Drought Predictive Modelling and Ecosystem analysis Using ML

NAISS 2024/5-52


NAISS Medium Compute

Principal Investigator:

Ali Mansourian


Lunds universitet

Start Date:


End Date:


Primary Classification:

10507: Physical Geography

Secondary Classification:

10299: Other Computer and Information Science

Tertiary Classification:

10611: Ecology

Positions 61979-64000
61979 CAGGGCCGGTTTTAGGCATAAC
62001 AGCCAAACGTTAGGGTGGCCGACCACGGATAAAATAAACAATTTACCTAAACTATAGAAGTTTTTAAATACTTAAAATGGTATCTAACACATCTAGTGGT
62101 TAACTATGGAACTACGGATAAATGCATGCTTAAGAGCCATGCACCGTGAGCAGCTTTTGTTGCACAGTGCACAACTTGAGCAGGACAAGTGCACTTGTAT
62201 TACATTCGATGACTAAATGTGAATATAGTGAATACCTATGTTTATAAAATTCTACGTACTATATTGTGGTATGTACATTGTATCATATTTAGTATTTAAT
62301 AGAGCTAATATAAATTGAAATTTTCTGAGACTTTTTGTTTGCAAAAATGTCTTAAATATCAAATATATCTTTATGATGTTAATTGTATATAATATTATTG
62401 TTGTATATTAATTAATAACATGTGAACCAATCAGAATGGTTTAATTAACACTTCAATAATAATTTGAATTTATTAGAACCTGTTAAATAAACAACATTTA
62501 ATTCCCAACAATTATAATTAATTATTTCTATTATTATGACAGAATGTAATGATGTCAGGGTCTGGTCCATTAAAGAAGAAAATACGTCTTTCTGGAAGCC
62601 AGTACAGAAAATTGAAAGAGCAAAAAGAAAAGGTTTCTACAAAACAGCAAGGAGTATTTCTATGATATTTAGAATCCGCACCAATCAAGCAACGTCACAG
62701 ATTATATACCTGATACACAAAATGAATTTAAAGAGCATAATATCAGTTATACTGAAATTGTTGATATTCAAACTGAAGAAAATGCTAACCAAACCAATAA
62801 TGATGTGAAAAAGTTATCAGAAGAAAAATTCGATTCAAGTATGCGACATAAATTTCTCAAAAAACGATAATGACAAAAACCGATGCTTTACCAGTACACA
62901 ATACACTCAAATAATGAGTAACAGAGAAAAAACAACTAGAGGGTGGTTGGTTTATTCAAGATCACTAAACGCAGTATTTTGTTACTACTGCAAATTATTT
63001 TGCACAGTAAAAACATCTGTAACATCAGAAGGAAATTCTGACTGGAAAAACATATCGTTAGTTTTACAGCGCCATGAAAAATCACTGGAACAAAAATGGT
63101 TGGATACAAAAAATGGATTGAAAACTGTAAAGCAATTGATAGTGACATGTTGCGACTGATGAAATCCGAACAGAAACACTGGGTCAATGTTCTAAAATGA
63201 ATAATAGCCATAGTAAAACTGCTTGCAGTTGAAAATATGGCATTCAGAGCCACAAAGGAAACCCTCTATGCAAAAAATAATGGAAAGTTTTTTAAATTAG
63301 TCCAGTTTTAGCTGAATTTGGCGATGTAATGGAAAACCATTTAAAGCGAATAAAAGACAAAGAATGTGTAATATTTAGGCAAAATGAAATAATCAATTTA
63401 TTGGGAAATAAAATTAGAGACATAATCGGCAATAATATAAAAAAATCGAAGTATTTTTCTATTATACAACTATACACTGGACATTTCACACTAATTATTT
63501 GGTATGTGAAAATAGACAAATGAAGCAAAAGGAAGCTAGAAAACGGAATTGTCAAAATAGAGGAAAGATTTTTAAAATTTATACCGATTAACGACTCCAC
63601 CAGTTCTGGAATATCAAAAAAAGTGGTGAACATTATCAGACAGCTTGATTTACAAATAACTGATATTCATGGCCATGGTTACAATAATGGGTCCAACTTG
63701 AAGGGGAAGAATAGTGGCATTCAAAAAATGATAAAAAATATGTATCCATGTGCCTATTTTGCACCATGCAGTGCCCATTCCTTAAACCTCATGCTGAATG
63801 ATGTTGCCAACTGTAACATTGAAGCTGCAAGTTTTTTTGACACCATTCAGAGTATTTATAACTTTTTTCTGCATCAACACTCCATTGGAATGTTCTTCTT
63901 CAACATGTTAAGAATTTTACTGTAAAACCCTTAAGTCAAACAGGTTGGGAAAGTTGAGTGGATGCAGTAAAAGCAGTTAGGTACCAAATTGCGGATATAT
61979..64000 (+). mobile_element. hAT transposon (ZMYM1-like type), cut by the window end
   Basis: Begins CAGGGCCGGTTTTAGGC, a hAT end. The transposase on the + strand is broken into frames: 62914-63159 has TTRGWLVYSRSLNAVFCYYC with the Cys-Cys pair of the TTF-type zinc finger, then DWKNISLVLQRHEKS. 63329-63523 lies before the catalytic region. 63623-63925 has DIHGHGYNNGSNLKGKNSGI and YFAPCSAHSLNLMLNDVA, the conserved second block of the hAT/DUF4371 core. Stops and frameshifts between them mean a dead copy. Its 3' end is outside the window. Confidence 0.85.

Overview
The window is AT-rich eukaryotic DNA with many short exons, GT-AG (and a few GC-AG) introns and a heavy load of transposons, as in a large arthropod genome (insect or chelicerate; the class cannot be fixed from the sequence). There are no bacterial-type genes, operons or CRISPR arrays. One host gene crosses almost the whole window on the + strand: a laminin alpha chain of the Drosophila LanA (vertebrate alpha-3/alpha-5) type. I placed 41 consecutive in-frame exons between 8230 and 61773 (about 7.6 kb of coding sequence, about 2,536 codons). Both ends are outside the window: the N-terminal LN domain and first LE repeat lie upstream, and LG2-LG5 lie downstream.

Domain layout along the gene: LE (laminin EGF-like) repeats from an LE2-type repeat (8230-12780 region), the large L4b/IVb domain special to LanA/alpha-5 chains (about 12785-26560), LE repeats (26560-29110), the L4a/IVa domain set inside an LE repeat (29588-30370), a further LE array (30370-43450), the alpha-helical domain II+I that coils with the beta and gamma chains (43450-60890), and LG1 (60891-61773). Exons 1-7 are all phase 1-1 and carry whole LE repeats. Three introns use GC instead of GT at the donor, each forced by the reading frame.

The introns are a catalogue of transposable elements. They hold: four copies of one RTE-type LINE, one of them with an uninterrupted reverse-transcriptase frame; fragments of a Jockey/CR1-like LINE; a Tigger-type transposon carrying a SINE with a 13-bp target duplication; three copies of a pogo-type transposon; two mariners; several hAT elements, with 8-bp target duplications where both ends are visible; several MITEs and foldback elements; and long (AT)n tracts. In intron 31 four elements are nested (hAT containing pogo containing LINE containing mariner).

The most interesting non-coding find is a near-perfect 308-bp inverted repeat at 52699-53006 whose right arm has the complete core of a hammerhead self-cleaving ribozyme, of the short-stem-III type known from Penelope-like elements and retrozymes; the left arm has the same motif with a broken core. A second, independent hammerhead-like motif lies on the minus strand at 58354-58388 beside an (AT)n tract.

Tree stress and mortality resulting from climate variability and change are significant global concerns, particularly in the context of increasing extreme weather events like droughts and heatwaves. The Eastern Australian region experienced an exceptional event from 2017 to 2020, marked by a prolonged drought period with extensive browning observed in Eucalyptus forests. A subsequent period of regular rainfall from early 2020 created favorable conditions for forest canopy recovery. This unique sequence of events presents an extraordinary opportunity to investigate the underlying drivers and mechanisms behind tree dieback and subsequent recovery. Understanding the precise factors that trigger vitality loss and the mechanisms associated with tree stress under drought is complex due to the multifaceted and time-dependent nature of responses. Furthermore, the relative importance of different drivers varies across species, bioregions, and durations of exposure to extreme conditions. Field measurement campaigns as well as citizen science initiatives such as "Dead tree detective" provide invaluable ground-based observations to assist in identifying areas affected by tree browning and the responsible processes and responses. Remote sensing using satellite observations provides a way to extrapolate insights from ground-based observations in space and time. This project aims to employ spatial-temporal analysis and machine learning, to link field observations, remote sensing and other environmental datasets to investigate the impacts of drought on tree health in Eastern Australian woodlands and forests, and to identify the underlying causes of tree health decline. Machine learning techniques will be utilized to quantitatively analyse spatial information from diverse sources, with results compared to predictions from a process-based vegetation model for mechanistic insight. In summary, the research demonstrates how the complementary strengths of observations and models may be brought together to enhance mechanistic understanding of canopy health variations and develop models that connect local-scale observations to broader regional landscapes while considering underlying causes.